Feeding rates of wild Manduca were measured to determine if colony moth feeding performance was comparable to hawkmoths in the field. Data were collected from three wild Manduca feeding on stationary artificial flowers. The mean feeding rates for these animals were 3.5, 6.6 and 9.6 μl s-1, as compared to control data collected in the lab (4.62, 6.75,8.08, 8.42 and 9.71 μl s-1). Feeding rates of wild Manduca and colony M. sexta are statistically indistinguishable from each other (Student's t-test, P=0.662).
If the hawkmoths were actively tracking moving flowers, they should maintain a constant distance to a flower while feeding. The mean distance was calculated from digitized data for all feeding bouts(Table 1). Mean distance typically remains constant across frequency; both the H and V axes showed no effect of frequency. However, the L axis did show a significant increase in mean distance with increasing frequency(ANOVA, P<0.05). Additionally, an ANOVA on all data showed no frequency effects, but a significant direction effect (H versus L, P<0.05). If moths were successfully tracking flowers, the measurements of moth to flower distance during a feeding bout should have low variance. Indeed we see very low variance for all treatments, with the exception of moths feeding from looming flowers moving at 2 Hz(Fig. 3). Here, the increase in distance seen in Table 1 is accompanied by significant increase in variance (P<0.05,ANOVA).
Cross correlation of the digitized flower and moth paths provided a measurement of how well a moth followed a flower, giving both a maximum correlation coefficient that indicates how well a moth mimicked the flower's path (rm) and the latency of the moth's response. The response latency is determined from the time lag associated with the maximum cross-correlation value (rm)(Fig. 4). The closer rm is to one, the better the moth is tracking the flower. When comparing the mean rm values across treatments, there was a significant decrease with increasing frequency in all motion axes(P<0.01, ANOVA; Fig. 5). This decrease was not linear for the H and Vaxes; rather mean rm values for both 1 Hz and 2 Hz flowers were statistically indistinguishable, then exhibited a sharp decline at 3 Hz. Likewise, the rm values for the L axis showed a sharp drop at 2 Hz. When looking at both latency and phase of hawkmoth response to moving flowers, there were strong frequency and direction effects. In all motion axes, both latency and phase of response increased with frequency (P<0.001, ANOVA; Fig. 6). Additionally, the latency of response to V axis flowers is significantly larger (P<0.001, ANOVA). Accounting for all data, M. sexta seem to track low frequency H axis flowers the best, and are poorest at tracking high frequency L axis flowers.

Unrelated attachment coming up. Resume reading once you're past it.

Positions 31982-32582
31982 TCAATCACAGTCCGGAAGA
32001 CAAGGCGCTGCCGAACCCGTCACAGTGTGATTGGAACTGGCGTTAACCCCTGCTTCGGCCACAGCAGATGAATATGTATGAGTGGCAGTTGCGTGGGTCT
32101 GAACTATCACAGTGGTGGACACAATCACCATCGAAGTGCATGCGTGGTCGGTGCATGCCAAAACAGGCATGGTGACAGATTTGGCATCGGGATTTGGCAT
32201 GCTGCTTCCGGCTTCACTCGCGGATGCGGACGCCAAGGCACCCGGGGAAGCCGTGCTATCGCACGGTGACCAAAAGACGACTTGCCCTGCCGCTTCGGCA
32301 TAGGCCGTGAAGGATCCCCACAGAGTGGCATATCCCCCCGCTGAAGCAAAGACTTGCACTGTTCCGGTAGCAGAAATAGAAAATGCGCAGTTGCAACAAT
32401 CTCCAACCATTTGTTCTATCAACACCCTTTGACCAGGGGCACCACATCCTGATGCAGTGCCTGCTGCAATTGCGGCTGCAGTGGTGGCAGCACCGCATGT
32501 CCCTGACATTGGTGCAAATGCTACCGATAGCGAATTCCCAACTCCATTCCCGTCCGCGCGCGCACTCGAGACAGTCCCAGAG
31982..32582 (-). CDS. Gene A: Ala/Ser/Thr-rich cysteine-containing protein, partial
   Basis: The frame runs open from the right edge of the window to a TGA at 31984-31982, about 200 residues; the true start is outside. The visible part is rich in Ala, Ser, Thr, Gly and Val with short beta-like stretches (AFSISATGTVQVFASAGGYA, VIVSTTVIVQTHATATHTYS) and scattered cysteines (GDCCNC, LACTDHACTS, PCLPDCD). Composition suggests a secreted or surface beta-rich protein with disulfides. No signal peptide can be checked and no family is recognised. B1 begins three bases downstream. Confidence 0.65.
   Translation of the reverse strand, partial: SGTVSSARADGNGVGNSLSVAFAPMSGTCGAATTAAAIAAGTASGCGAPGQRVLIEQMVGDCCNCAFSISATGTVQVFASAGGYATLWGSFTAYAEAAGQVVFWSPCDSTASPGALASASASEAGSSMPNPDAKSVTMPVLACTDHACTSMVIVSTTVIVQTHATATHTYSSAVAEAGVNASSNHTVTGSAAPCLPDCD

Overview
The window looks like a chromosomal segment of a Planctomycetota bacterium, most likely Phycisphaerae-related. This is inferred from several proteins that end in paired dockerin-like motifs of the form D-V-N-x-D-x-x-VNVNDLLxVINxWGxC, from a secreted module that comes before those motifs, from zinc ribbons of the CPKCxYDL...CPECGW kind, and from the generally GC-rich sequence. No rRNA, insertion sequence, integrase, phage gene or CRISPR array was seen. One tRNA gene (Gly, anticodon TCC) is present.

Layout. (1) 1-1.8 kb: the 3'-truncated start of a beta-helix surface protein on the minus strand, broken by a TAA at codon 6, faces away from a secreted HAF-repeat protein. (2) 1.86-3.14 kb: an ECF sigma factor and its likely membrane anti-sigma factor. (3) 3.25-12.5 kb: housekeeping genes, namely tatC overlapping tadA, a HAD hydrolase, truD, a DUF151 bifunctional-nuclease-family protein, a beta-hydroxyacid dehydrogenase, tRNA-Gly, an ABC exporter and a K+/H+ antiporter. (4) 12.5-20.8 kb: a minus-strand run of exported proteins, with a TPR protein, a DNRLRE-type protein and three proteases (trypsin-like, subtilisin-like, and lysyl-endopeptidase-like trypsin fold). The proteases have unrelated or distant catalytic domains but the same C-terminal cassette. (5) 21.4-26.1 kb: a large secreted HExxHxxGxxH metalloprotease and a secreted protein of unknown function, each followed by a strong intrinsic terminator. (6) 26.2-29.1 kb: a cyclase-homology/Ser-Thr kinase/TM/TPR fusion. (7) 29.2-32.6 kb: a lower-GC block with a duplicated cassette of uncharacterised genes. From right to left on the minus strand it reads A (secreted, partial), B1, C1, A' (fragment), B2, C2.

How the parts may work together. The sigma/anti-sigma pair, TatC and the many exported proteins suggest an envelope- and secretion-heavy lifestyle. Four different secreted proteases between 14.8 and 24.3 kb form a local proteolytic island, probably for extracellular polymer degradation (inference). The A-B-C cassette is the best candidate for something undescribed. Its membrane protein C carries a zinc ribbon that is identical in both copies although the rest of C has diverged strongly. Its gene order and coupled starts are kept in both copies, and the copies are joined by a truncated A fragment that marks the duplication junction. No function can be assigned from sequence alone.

Energetics of flower tracking
To ascertain whether or not the energy expended to track flowers has a significant impact on energy gained, we calculated the net rate of energy gain(Ėgain) for each feeding bout. Rate of energy gain was simply modeled as the rate of energy in minus the rate of energy out(Ėin-Ėout; Eqn 1). Calculations of energy input were made using measured feeding rates. Calculations of energy output utilized coefficients from an FFT analysis of moth position vectors (see Materials and methods). We used the top three peaks from the FFT analysis (Fig. 7),the results of which are summarized in Table 2. Flower motion did indeed increase the amount of energy consumed during a feeding bout. However,this had minimal impact on the net rate of energy gain(Ėgain), because the magnitude of energy out(Ėout) is minute (2-3%) relative to the energy in(Ėin) (Fig. 8).